IMIS | Flanders Marine Institute
 

Flanders Marine Institute

Platform for marine research

IMIS

Publications | Institutes | Persons | Datasets | Projects | Maps
[ report an error in this record ]basket (0): add | show Printer-friendly version

An approach for particle sinking velocity measurements in the 3–400 μm size range and considerations on the effect of temperature on sinking rates
Bach, L.T.; Riebesell, U.; Sett, S.; Febiri, S.; Rzepka, P.; Schulz, K.G. (2012). An approach for particle sinking velocity measurements in the 3–400 μm size range and considerations on the effect of temperature on sinking rates. Mar. Biol. (Berl.) 159(8): 1853-1864. hdl.handle.net/10.1007/s00227-012-1945-2
In: Marine Biology. Springer: Heidelberg; Berlin. ISSN 0025-3162, more
Peer reviewed article  

Available in Authors 

Keyword
    Marine

Authors  Top 
  • Bach, L.T.
  • Riebesell, U.
  • Sett, S.
  • Febiri, S.
  • Rzepka, P.
  • Schulz, K.G.

Abstract
    The flux of organic particles below the mixed layer is one major pathway of carbon from the surface into the deep ocean. The magnitude of this export flux depends on two major processes—remineralization rates and sinking velocities. Here, we present an efficient method to measure sinking velocities of particles in the size range from approximately 3–400 µm by means of video microscopy (FlowCAM®). The method allows rapid measurement and automated analysis of mixed samples and was tested with polystyrene beads, different phytoplankton species, and sediment trap material. Sinking velocities of polystyrene beads were close to theoretical values calculated from Stokes’ Law. Sinking velocities of the investigated phytoplankton species were in reasonable agreement with published literature values and sinking velocities of material collected in sediment trap increased with particle size. Temperature had a strong effect on sinking velocities due to its influence on seawater viscosity and density. An increase in 9 °C led to a measured increase in sinking velocities of ~40 %. According to this temperature effect, an average temperature increase in 2 °C as projected for the sea surface by the end of this century could increase sinking velocities by about 6 % which might have feedbacks on carbon export into the deep ocean.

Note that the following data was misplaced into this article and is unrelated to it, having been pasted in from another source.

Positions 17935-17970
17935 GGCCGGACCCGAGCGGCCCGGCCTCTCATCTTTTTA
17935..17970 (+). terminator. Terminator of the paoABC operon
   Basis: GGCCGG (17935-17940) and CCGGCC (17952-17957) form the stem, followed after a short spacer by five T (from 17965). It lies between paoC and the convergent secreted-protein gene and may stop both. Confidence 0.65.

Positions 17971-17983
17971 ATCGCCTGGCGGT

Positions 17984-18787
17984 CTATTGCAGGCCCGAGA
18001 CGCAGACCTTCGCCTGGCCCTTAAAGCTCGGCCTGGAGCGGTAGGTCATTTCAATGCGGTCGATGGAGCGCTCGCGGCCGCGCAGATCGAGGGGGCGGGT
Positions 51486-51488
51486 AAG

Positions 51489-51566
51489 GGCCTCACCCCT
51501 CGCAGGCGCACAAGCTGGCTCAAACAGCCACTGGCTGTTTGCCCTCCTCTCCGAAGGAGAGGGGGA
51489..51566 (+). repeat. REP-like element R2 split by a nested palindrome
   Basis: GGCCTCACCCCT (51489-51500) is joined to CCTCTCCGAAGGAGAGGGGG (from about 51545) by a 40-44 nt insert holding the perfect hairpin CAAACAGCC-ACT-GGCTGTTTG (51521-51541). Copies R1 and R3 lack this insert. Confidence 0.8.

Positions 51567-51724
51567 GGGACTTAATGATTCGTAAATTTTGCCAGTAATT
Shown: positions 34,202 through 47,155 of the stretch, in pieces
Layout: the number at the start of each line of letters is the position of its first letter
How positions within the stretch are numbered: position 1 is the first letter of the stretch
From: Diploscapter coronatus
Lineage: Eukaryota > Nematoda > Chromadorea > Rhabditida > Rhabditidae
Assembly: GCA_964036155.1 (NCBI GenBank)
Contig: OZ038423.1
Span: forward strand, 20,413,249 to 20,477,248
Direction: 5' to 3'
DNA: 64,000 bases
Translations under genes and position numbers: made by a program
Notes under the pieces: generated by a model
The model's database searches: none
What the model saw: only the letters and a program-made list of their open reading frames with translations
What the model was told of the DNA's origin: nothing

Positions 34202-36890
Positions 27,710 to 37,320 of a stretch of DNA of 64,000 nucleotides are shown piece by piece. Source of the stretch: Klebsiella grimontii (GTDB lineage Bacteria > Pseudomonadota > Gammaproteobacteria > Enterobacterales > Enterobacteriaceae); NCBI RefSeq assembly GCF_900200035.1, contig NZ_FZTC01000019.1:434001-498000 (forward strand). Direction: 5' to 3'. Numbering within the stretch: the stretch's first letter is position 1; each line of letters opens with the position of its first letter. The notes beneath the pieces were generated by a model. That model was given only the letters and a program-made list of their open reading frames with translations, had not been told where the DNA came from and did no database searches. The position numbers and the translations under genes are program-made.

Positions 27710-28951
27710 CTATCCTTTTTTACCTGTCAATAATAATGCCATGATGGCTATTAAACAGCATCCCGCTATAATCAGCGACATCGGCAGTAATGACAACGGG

All data in IMIS is subject to the VLIZ privacy policy Top | Authors